In previous chapters I’ve tried to show how the fact that Mary was a virgin indicates her character, and not just a lack of sexual experience. When the early Church taught that she was a virgin for her whole life, they were saying that Mary’s special God-given purity included a wholeness that permeated Mary’s whole being. By the end of the second century Mary was referred to as “all holy.”
This does not mean that Mary was seen as some sort of goddess or superwoman. Instead, by God’s grace, she was a completely fulfilled and whole human being.
So we believe Mary was perfect, but not in the same way Jesus was. His was the total perfection of God made flesh. Mary’s perfection is the wholeness of humanity preserved in its original innocence by the redemption of Christ. We agree, don’t we, that sin is a twist in our human nature? It is a lack in our lives. Because of sin, the glory of God’s image is depleted in us. (Romans 3:23) Another way of saying this is that, in our sinful condition, we lack God’s grace.
This was not so with Mary. Rather than lacking God’s grace, Mary was “full of grace.” (Luke 1:24.) Modern versions translate this phrase “highly favored one”, but the Greek word is kecharitomene, a form of the verb charitoo. The root is charis, the word translated “grace” in the New Testament– and kecharitomene, which indicates a fullness or perfection of grace, can be paraphrased “completely, perfectly, enduringly endowed with grace.”
If a person is completely, perfectly and enduringly endowed with grace, then sin, which is an emptiness or distortion in human nature, would be absent.
David: You infer quite a lot from “full of grace”. The Catholic Encyclopedia, however, admits that “kecharitomene … serves only as an illustration, not as a proof of” the Immaculate Conception. In fact, every forgiven sinner has received “the riches of God’s grace”, which God “has freely given us” and indeed has “lavished on us” (Eph. 1:6-8),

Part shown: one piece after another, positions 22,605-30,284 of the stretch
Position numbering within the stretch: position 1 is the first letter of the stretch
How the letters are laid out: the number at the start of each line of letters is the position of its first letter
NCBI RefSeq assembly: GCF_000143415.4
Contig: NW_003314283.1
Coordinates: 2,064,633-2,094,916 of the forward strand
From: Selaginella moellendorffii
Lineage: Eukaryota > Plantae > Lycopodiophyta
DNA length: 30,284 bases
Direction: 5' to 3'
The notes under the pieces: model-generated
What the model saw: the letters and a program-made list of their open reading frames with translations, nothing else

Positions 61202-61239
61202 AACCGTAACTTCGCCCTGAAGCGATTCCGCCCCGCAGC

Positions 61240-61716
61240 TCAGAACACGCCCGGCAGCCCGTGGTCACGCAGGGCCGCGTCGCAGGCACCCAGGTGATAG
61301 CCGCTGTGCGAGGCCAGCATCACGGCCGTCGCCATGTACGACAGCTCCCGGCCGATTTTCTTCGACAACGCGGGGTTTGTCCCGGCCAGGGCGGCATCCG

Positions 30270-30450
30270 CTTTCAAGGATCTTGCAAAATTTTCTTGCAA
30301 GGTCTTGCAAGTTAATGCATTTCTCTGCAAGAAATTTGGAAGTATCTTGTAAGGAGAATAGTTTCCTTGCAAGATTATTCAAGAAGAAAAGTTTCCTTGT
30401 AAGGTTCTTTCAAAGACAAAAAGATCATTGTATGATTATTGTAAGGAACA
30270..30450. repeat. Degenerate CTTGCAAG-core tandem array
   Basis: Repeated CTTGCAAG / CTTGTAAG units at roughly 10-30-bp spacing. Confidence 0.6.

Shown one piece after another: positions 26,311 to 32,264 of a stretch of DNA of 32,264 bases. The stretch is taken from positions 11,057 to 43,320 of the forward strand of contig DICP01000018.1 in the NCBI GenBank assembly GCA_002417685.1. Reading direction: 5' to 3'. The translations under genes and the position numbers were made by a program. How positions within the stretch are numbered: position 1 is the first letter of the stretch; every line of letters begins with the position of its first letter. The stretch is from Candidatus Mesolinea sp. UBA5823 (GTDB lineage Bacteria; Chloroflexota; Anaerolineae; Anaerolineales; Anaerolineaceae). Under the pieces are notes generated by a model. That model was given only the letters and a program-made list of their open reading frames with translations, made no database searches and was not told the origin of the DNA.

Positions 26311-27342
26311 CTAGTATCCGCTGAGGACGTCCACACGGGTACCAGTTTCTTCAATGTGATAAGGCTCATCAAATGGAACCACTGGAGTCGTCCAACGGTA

but this is no indication of sinlessness; rather, we receive grace precisely because we are sinners. If someone is said to be full of God’s grace, this is not a description of her virtues. It is a comment on the graciousness of God, and not praise to the recipient.
Dwight: I agree. Mary’s grace-full status glorifies God, not Mary. Mary says this too, when she sings, “The Mighty One has done great things for me.” (Luke 1:49)
This particular form (kecharitomene) is used only once in the New Testament–in this reference to Mary. Furthermore, the grammatical construction of the angel’s greeting means that kecharitomene is actually used as a name for Mary. This is similar to God giving Abram a new name meaning “Father of Nations” and Jesus calling Simon, “Peter the Rock.” We know that when God gives people a new name he is emphasizing their character and the role they have to play in the drama of redemption.
It is vital to understand that this grace was in no way Mary’s own merit. She shared in the guilt of original sin (though not the “stain”) and needed Christ’s redemption. We believe in Mary’s case Christ’s redemption worked backwards through time as it did for the Old Testament men and women of faith. Continue Reading